GOP slate ousts Democrats in sweep of city election
Republicans flipped the leadership of Georgetown city government this week, claiming the mayorship and three seats on council.
Carol Jayroe collected 1,330 votes to defeat Mayor Brendon Barber in his bid for a second term. Barber got 1,064 votes.
Jayroe is the first woman, and first Republican, elected mayor of the state’s third oldest city.
“There’s quite an excitement about a different type of leadership in the city of Georgetown,” Jayroe said. “People are excited, they’re happy, they’re ready for something different. Do we know what everybody wants? No we don’t. But we know that with the overwhelming support of hundreds of volunteers, and the way people got out to vote, they trust us and they know that we’re going to work hard. We’re in it to make the city better and nothing else.”
Three Republicans topped three Democrats for the council seats, including Jayroe’s.
“I took that chance to become mayor because I felt like mayor was more important and we could have a mayor who was accessible and transparent,” Jayroe said. “People want to know what’s going on. I feel like in the last several years I didn’t even know what was going on with council until 24 hours before a meeting when we would get the agenda. People want to be engaged.”
Council Member Jonathan Angner was the top vote getter with 1,308. Jimmy Morris was second with 1,303 and Jim Clements was third with 1,147.
“I think these four people have the best interests for all of the city,” Karol Anderson, chairman of the county Republican Party, said. “I think they’ve got some great ideas for the city. We’ll work with them and move the city forward.”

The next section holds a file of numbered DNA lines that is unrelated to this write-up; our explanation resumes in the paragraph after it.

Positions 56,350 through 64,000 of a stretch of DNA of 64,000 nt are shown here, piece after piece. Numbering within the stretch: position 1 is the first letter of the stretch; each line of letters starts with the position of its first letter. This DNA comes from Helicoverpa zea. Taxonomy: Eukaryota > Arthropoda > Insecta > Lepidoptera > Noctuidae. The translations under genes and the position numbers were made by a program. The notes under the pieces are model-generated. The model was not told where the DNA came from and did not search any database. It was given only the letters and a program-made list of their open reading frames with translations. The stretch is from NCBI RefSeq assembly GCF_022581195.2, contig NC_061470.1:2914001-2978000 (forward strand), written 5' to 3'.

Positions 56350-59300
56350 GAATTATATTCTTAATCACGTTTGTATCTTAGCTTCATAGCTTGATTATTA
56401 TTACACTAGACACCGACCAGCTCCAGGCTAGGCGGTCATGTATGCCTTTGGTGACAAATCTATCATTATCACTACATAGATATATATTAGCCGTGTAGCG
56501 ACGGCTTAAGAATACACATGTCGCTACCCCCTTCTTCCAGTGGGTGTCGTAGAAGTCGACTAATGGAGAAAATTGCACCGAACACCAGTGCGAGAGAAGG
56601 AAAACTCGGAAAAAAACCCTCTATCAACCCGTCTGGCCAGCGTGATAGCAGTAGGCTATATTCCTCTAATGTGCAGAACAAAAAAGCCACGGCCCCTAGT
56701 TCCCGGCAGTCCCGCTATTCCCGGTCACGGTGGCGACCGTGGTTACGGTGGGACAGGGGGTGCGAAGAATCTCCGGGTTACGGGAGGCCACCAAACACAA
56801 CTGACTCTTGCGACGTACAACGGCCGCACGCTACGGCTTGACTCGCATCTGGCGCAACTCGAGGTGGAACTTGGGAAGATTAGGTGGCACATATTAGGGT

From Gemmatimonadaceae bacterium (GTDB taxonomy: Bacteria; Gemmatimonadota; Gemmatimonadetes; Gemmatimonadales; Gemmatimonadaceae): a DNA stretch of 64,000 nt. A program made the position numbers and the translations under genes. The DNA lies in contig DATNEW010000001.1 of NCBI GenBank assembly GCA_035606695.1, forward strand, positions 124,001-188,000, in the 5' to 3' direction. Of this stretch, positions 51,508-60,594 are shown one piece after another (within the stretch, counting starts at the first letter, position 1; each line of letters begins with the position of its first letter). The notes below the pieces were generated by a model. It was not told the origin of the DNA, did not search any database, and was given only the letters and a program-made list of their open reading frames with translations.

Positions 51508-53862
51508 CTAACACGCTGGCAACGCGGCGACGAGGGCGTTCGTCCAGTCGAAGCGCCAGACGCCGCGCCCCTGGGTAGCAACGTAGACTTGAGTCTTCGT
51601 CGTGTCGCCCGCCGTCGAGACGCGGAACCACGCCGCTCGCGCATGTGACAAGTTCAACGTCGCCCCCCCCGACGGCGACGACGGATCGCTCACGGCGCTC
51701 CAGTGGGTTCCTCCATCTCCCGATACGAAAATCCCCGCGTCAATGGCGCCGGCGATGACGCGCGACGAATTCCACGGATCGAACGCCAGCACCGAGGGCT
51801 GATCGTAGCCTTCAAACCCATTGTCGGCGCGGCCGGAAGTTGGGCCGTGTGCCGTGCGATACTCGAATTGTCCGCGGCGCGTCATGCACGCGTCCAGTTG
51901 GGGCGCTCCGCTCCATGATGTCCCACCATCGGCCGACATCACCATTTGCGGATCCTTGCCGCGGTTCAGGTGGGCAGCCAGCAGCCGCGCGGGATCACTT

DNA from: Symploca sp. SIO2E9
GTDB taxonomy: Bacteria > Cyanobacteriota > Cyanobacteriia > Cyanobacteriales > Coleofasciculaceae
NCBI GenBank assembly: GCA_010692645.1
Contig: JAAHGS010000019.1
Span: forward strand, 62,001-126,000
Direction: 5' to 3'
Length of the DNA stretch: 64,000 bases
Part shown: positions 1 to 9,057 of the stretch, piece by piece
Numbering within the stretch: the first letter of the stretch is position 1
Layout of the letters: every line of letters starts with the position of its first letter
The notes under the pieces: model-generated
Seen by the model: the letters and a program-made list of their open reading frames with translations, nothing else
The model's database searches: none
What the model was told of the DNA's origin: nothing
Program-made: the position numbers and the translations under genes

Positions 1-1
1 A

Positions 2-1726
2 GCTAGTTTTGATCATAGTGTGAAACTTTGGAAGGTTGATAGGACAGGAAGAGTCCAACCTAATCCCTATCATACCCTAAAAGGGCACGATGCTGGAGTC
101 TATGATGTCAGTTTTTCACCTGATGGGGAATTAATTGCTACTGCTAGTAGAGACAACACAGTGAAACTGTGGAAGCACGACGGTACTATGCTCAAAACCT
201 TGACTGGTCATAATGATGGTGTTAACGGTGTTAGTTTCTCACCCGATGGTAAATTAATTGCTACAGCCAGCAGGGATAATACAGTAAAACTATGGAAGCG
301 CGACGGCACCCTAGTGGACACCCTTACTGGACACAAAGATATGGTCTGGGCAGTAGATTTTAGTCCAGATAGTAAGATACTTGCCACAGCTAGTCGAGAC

Among the Democrats, Ronald McGinnis got 1,134 votes, Dennzon Winley got 1,087 votes and Council Member Tupelo Humes got 1,041.
Marianne Mackey, chairman of the county Democratic Party, called the results “disappointing.”
“Unfortunately, it was difficult to overcome the $90,000 raised by the Republicans, as well as their alliances with the South Carolina Association of Realtors and the W.E.A.L.T.H. [West End Alliance of Leaders Teaching Hope] organization,” Mackey said. “These factors enabled them to flood the city with targeted direct mail pieces. We will continue our work in support of the city and the county, and look forward to better results in 2022 and 2023.”
The Democrats currently have a 5-2 advantage on council. That will flip to 4-3 for Republicans when Jayroe, Angner, Morris and Clements are sworn in. It will be the first time the Republicans will have the majority on council.
“We need this change. We need this excitement,” Jayroe said. “The city needed an invigoration in my opinion. And they got it.”
One person outside the county who is happy with the results is Gov. Henry McMaster, who called both Jayroe and Anderson.
“He congratulated us on doing a really great job and hopefully we keep up the momentum,” Anderson said. “He was just really proud.”
Jayroe, Angner, Morris and Clements campaigned together as “The J Team.”
“We were not encouraged to do so, however we all felt like, between the four of us we each had different skill sets that would work well in the management of the city,” Jayroe said. “We knew if we all got on, we could take our skill sets and work them in the different areas that the council needed.”
“People saw them as being able to work together and having business experience, because the city is a business to run,” Anderson said. “They’ve all had experience with budgets, some of them very large budgets. I think people saw them as having the skills to run the business of the city.”
Jayroe is looking into whether she and the others can be sworn in at the beginning of January instead of toward the end of the month, which is traditional.
“I don’t want to wait three weeks to begin to work,” Jayroe said. “In the meantime we will be strategizing, planning and getting ready to start work.”